Part of the book: Biosensors
Nanotoxicity in Aquatic Invertebrates
Due to their unique properties, nanomaterials (NMs) are being incorporated in several applications including consumer products, electronics, pesticides and the pharmaceutical industry. As such, the rapid development and large-scale production of NMs has inspired concerns regarding their environmental health risks. In order to address these concerns, there has been a rapid development in the methods of toxicity testing of NMs, specifically in aquatic organisms. Understanding the unique properties of nanoscale materials has proven to be a particular important aspect of their toxicity. Properties such as surface area, surface coating, surface charge, particle reactivity, aggregation and dissolution may affect cellular uptake, in vivo reactivity and distribution across tissues. The behaviour of NPs is influenced by both the inherent properties of the NP as well as environmental properties (such as temperature, pH, ionic strength, salinity, organic matter). As such, this chapter describes methodologies of NM characterization in exposure media and NM in vivo toxicity experimental procedures under variable environmental conditions (with special emphasis on temperature).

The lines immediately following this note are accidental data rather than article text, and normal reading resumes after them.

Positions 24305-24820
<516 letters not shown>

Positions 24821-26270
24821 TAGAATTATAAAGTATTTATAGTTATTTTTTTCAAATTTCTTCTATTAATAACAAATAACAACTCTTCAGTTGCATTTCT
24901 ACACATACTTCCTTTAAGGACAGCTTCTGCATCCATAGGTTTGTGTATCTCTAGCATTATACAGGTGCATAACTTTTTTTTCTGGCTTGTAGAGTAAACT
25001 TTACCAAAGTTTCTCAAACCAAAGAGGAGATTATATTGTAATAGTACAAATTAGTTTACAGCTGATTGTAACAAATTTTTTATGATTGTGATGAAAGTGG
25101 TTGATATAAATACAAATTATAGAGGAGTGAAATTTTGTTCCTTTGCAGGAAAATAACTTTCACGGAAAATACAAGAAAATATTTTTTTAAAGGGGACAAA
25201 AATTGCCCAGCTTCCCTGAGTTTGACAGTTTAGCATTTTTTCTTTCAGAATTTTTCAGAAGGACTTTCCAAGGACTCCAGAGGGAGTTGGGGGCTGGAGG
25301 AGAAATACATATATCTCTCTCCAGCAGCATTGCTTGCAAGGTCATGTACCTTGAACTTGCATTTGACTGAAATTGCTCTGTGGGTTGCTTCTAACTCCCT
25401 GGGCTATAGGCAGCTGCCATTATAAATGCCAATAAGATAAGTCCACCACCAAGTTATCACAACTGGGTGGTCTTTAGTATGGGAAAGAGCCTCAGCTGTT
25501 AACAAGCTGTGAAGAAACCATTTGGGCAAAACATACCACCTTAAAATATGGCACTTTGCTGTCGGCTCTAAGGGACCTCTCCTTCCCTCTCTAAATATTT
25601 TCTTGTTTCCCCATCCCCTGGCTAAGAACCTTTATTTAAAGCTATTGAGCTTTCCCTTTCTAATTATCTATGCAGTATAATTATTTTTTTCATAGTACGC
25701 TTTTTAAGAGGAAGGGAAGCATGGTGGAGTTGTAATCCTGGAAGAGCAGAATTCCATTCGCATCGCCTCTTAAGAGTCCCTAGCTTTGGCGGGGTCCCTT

Part of the book: Invertebrates
Graphene Oxide–Antimony Nanocomposite Sensor for Analysis of Platinum Group Metals in Roadside Soil Samples